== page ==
CollectionsHoward Stern Show
IN THE NEWS

Howard Stern Show

FEATURED ARTICLES
LIVING
May 19, 1993 | By Karen Heller, INQUIRER STAFF WRITER This story includes information from the Washington Post, New York Times, New York Daily News and USA Today
Howard Stern's bosses at Infinity Broadcasting Co. could be out a lot of dough. A federal judge told Infinity yesterday that the FCC acted fairly in December when it fined the company $606,000 for remarks the jock made between Oct. 30 and Dec. 6, 1991, on Infinity stations in New York, Manassas, Va., and WYSP-FM (94.1) in these parts. (Another chain that carries Stern, Greater Media Inc., was fined $105,000. They're contesting, too.) Infinity and various consumer and civil liberties groups had argued that the pending fines and threat of more were the FCC's way of "browbeating" broadcasters into self-censorship.
NEWS
October 19, 1996 | By Matt White, INQUIRER CORRESPONDENT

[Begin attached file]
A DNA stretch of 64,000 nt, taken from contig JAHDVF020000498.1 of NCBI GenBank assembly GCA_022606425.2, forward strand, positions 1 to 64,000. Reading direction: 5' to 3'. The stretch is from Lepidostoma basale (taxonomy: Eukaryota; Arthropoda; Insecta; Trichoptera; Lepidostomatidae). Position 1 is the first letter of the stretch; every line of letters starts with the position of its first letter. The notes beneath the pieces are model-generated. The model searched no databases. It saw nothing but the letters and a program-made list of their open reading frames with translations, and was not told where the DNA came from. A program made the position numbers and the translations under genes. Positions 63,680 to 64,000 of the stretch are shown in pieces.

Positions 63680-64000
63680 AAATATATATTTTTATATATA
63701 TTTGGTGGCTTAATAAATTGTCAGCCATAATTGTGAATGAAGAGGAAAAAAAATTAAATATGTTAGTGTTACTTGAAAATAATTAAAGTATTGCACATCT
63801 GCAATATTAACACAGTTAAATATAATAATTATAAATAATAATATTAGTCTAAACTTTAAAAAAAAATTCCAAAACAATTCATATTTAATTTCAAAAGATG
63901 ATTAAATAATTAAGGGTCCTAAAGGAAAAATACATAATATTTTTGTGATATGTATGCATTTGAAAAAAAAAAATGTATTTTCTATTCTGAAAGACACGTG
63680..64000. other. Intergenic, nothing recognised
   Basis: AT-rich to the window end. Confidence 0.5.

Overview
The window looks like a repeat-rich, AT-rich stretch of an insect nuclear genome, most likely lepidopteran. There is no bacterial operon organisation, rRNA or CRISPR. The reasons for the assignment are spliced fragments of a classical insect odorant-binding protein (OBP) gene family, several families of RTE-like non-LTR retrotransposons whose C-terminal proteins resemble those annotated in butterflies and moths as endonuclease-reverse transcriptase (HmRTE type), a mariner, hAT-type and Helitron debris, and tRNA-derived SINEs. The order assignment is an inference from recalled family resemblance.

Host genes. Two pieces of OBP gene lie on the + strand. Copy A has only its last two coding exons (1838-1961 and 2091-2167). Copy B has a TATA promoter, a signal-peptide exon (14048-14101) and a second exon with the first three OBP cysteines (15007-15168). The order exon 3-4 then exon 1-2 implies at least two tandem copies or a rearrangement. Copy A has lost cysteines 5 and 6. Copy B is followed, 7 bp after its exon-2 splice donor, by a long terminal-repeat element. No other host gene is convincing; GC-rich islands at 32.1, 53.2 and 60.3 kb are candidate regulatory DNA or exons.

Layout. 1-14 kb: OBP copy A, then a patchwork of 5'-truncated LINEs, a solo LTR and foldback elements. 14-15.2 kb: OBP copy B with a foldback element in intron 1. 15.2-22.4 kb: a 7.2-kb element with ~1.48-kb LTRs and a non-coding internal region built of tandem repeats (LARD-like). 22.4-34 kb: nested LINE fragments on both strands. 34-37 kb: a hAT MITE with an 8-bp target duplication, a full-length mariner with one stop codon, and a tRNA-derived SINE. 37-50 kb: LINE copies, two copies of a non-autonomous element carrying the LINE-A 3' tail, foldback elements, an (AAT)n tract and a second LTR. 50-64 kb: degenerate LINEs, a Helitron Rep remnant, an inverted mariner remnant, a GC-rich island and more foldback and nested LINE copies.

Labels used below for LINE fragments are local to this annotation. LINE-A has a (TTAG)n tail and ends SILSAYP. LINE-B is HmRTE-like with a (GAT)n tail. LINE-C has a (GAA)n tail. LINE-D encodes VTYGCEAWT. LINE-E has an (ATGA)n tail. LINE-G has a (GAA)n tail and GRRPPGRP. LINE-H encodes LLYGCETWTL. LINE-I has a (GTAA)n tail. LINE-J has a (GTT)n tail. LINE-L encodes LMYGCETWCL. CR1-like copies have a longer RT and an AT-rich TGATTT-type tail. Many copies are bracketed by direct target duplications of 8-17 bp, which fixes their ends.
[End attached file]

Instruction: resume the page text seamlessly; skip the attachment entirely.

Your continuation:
It might have been just a symbolic gesture when radio host Howard Stern offered yesterday morning to endorse whichever candidate in New Jersey's bare-knuckled Senate race called his show first. A nod of respect, perhaps, from the Don of Dirty-Talk to two expert mudslingers, Democrat Bob Torricelli and Republican Dick Zimmer. The punch line: Within minutes, both candidates were on the line. Zimmer called from his car. Torricelli said he had just driven "60 miles per hour through red lights" to reach a phone.
NEWS
July 16, 1992 | Daily News Staff Report Staff writer Jonathan Takiff and the Associated Press contributed to this report
It was high-minded morals that cost veteran DJ Michael Tearson his recently acquired weekend air slot on WYSP, he claims, but it was just plain money that cost Howard Stern his TV show. Tearson, who had been a longtime jock at WMMR (93.3-FM), said he refused to participate in a Stern-gunning of WMMR's John DeBella, whose divorce the professional sleaze made fun of in a "divorce party" June 19. Tearson said his stance earned him the ire of Stern and the "Sternoids," rabid Stern fans, who set out to make Tearson's air life hell and complained to WYSP (94.1-FM)
BUSINESS
December 16, 2005 | By Todd Mason INQUIRER STAFF WRITER